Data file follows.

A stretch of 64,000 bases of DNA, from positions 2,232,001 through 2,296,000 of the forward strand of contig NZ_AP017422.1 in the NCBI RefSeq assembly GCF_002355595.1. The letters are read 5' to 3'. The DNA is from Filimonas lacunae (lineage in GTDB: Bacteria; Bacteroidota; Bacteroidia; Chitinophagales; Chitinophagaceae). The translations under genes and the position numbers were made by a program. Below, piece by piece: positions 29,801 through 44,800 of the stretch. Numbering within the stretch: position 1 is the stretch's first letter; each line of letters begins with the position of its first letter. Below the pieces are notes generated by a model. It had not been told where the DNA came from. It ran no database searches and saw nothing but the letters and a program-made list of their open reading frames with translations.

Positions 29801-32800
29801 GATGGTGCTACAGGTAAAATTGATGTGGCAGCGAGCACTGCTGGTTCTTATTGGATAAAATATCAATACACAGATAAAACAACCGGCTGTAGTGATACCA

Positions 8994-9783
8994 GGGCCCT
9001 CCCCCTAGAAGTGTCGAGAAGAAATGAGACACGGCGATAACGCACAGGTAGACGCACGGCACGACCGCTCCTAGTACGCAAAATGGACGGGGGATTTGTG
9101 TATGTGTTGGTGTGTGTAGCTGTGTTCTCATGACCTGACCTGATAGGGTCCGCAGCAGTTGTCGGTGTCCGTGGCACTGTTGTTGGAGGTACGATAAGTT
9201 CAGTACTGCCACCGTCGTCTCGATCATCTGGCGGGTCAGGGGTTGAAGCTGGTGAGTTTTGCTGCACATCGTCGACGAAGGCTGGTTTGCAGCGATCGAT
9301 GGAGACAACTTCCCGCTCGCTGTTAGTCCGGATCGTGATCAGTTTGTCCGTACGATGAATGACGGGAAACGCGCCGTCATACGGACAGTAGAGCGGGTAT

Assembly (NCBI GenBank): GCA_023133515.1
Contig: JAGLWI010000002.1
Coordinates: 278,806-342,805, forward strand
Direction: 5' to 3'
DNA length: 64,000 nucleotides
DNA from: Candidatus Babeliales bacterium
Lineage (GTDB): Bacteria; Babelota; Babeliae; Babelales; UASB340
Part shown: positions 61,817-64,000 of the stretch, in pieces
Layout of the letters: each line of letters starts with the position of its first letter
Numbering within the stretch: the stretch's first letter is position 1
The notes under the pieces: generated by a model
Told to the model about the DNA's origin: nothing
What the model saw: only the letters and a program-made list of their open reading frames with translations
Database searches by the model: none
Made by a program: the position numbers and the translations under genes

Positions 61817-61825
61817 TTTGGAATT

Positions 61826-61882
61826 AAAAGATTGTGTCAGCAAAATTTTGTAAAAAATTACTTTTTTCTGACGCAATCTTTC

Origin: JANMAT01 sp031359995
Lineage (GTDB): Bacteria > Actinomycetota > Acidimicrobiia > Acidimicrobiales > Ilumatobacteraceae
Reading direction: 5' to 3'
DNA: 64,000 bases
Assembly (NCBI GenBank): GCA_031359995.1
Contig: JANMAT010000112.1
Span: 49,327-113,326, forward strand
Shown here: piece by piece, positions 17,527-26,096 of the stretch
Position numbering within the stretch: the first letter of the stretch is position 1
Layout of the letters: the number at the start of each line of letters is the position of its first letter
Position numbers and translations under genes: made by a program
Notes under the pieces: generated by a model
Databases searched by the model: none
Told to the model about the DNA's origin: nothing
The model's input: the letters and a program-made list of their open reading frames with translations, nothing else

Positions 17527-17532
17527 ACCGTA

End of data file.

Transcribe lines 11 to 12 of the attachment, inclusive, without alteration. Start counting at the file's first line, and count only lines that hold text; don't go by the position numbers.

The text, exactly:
Contig: JAGLWI010000002.1
Coordinates: 278,806-342,805, forward strand